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HOME : Islamic Art : C Collection : Kashkul (Begging Bowl for a Dervish)
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Kashkul (Begging Bowl for a Dervish) - JB.1084
Origin: Central Asia
Circa: 18 th Century AD to 19 th Century AD
Dimensions: 10.4" (26.4cm) high x 5.3" (13.5cm) wide
Collection: Islamic Art
Medium: Coco-de-Mer


Additional Information: C

Location: Great Britain
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Description
The kashkul or beggar’s bowl was a sign of the religious poverty assumed by Islamic mystics. They often bear inscriptions, including verses from the Qur’an as well as poetry in Persian praising the ‘kashkul’ in mystical terms. Traditionally they were used to deliver food to the poor.

The bowl is carved from half the shell of a nut, the fruit of the coco de mer palm which grows in the Seychelle Islands in the Indian Ocean. The shell floats when hollow and was often washed up on the shores of southern Iran. This extraordinary sea journey soon became a metaphor in Iran for the dervish’s spiritual journey.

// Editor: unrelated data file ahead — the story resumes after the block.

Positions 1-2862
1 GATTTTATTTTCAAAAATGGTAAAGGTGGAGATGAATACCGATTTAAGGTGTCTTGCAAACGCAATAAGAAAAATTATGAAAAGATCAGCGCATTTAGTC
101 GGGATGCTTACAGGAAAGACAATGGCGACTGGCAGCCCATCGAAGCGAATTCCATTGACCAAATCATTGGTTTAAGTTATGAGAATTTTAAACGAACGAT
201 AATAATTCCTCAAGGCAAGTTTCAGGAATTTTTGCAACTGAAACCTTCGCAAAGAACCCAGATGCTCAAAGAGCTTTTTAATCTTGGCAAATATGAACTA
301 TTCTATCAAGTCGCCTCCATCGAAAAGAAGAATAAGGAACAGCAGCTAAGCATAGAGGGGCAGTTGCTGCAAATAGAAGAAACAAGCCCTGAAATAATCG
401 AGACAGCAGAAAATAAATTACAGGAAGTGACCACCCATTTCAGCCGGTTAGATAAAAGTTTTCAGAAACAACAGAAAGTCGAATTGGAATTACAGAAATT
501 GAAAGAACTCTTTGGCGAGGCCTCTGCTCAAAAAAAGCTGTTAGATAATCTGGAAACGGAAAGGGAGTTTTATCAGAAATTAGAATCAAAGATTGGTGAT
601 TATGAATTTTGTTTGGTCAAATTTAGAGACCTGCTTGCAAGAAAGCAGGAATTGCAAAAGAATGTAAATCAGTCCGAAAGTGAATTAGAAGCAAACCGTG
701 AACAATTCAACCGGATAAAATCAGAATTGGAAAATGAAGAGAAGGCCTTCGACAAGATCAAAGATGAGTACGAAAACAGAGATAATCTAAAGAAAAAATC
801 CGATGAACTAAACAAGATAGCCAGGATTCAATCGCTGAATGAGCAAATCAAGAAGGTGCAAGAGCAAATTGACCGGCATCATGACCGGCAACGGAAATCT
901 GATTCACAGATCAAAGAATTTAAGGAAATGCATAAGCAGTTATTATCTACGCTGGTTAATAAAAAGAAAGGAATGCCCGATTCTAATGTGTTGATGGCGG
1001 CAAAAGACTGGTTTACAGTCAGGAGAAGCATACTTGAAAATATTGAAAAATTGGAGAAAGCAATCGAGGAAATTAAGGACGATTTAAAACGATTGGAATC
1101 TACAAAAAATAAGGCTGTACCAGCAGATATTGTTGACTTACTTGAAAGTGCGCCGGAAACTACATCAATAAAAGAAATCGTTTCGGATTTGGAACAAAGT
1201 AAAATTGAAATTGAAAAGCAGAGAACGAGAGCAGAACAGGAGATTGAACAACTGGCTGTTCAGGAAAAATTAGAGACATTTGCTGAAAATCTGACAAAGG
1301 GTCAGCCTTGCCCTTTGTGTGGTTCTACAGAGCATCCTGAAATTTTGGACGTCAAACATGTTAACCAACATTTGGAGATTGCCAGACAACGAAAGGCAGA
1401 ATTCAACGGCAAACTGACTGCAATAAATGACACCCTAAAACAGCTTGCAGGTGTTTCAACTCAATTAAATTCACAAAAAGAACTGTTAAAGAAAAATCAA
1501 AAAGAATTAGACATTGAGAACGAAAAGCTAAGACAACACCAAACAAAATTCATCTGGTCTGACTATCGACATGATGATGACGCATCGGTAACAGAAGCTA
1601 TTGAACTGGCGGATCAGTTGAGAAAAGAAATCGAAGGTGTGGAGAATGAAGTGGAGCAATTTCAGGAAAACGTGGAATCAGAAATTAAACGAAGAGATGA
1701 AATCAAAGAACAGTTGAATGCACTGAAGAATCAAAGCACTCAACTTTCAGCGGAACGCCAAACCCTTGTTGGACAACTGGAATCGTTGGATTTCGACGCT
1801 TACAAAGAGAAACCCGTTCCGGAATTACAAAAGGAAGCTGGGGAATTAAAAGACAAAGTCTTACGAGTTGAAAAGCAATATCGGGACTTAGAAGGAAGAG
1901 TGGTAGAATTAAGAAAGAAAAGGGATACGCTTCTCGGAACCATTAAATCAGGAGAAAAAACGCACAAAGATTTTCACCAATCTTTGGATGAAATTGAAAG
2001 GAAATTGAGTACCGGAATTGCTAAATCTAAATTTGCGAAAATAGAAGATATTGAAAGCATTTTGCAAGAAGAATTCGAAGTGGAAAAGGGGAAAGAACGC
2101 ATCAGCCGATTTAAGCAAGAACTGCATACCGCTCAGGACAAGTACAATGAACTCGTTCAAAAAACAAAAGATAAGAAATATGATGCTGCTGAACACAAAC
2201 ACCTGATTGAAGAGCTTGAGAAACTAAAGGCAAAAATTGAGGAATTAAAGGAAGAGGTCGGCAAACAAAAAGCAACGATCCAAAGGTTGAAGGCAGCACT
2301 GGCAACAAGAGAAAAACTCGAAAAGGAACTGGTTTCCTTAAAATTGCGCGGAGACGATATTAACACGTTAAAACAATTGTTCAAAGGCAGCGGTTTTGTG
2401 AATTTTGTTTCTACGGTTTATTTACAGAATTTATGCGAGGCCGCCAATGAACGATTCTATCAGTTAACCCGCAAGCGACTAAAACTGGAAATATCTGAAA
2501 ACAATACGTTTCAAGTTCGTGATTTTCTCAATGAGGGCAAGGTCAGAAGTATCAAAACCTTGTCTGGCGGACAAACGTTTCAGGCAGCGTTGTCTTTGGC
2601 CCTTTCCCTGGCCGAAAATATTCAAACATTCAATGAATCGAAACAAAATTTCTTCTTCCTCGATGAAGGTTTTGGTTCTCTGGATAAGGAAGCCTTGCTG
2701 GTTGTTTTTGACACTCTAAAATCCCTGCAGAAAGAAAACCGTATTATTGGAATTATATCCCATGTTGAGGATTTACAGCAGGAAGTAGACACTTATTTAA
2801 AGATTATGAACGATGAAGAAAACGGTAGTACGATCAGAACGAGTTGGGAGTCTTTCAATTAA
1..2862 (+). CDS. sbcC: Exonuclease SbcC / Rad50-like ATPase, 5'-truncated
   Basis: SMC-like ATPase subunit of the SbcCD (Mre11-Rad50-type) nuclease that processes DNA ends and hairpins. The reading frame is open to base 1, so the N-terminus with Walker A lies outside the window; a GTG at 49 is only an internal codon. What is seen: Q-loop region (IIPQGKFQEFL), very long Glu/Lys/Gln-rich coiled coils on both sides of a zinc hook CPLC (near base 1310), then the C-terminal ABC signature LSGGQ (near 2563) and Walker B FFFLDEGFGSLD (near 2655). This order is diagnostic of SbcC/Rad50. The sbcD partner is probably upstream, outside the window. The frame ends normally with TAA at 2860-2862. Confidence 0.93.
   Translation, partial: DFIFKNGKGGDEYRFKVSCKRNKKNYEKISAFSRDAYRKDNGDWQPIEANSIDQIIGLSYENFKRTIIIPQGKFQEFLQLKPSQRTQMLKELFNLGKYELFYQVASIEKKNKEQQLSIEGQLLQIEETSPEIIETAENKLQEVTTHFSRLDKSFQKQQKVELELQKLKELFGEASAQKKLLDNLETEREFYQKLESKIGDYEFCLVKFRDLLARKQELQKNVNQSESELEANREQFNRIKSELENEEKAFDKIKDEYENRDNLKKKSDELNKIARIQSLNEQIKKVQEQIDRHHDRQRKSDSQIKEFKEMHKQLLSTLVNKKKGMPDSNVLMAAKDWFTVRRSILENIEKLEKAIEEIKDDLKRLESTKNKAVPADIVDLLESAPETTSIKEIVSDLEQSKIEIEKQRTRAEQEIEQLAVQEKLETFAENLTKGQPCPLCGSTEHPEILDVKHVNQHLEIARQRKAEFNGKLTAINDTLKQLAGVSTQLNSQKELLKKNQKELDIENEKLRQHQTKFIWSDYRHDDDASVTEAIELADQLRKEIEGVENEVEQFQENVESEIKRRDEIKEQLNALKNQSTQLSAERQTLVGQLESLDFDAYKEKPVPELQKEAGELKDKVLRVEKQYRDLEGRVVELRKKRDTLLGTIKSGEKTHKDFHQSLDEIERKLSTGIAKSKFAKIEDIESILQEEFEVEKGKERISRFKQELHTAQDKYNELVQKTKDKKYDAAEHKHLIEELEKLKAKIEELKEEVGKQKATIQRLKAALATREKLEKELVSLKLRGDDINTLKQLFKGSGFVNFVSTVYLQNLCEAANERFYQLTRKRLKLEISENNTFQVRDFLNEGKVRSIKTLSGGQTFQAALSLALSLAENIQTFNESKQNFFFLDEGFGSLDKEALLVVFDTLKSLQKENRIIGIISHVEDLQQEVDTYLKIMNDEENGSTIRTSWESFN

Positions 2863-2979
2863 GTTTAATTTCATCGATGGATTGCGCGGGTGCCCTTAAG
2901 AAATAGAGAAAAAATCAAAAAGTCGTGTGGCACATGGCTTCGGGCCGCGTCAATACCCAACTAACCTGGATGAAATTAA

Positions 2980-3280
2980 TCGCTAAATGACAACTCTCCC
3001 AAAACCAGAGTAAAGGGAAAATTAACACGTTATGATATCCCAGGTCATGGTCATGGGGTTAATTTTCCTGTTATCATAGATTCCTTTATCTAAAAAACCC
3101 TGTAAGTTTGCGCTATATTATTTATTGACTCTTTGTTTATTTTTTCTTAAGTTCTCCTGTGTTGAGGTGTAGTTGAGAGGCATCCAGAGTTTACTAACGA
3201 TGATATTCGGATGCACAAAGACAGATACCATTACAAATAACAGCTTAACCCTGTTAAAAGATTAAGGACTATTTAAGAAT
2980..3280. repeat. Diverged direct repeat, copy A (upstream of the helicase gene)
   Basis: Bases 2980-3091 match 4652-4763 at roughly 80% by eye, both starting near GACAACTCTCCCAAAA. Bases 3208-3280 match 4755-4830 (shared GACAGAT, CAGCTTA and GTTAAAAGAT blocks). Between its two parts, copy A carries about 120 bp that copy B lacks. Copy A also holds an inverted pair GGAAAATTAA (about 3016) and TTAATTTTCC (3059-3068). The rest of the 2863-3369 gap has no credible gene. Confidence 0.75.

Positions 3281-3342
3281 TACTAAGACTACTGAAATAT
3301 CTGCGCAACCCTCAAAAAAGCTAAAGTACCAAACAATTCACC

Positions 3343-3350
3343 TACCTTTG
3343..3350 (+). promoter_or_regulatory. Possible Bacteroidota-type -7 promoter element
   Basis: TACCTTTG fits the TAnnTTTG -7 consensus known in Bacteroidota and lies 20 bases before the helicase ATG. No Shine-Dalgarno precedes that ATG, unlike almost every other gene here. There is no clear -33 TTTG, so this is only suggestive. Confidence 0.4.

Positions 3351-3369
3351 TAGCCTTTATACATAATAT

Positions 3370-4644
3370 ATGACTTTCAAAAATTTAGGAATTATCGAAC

The kashkul can be suspended from its triple metal chain, which is further adorned with six bead- like ornaments. The surface of the nut shell has been treated to lend it a dark black sheen. The underside is unadorned except for a tear-shaped cartouche with inscription. A further band of calligraphy is enclosed between floral and foliate borders around the upper edge. A small ‘spout’, presumably for pouring liquid, is set behind one of the metal fittings. The area around the opening has been expertly carved to resemble a doorway, with a pointed arch and columns. The section below features two animals surrounded by foliage. 203. JB.1084: DERVISH BEGGING BOWL (KASHKUL), Coco-de-Mer, Iran, 19th Century AD, H. 13.5cm x W. 26.4cm REF: The Agha Khan Trust for Culture, Spirit of Life, p. 67, cat. 40. Prof. Geza Fehervari Prof. Geoffrey King - (JB.1084)

 

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